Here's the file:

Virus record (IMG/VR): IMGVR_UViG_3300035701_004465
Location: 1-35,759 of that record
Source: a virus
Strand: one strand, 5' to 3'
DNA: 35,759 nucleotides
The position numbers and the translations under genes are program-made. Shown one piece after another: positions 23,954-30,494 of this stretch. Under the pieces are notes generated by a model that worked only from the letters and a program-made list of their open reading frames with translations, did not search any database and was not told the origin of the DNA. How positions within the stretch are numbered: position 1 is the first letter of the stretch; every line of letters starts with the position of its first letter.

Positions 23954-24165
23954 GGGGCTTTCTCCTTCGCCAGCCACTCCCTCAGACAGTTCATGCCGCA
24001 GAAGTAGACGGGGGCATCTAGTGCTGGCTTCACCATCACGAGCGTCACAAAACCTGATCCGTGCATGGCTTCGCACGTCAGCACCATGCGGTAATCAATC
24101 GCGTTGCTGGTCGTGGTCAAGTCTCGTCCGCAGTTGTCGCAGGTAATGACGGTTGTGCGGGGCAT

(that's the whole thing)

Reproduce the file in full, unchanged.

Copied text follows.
Virus record (IMG/VR): IMGVR_UViG_3300035701_004465
Location: 1-35,759 of that record
Source: a virus
Strand: one strand, 5' to 3'
DNA: 35,759 nucleotides
The position numbers and the translations under genes are program-made. Shown one piece after another: positions 23,954-30,494 of this stretch. Under the pieces are notes generated by a model that worked only from the letters and a program-made list of their open reading frames with translations, did not search any database and was not told the origin of the DNA. How positions within the stretch are numbered: position 1 is the first letter of the stretch; every line of letters starts with the position of its first letter.

Positions 23954-24165
23954 GGGGCTTTCTCCTTCGCCAGCCACTCCCTCAGACAGTTCATGCCGCA
24001 GAAGTAGACGGGGGCATCTAGTGCTGGCTTCACCATCACGAGCGTCACAAAACCTGATCCGTGCATGGCTTCGCACGTCAGCACCATGCGGTAATCAATC
24101 GCGTTGCTGGTCGTGGTCAAGTCTCGTCCGCAGTTGTCGCAGGTAATGACGGTTGTGCGGGGCAT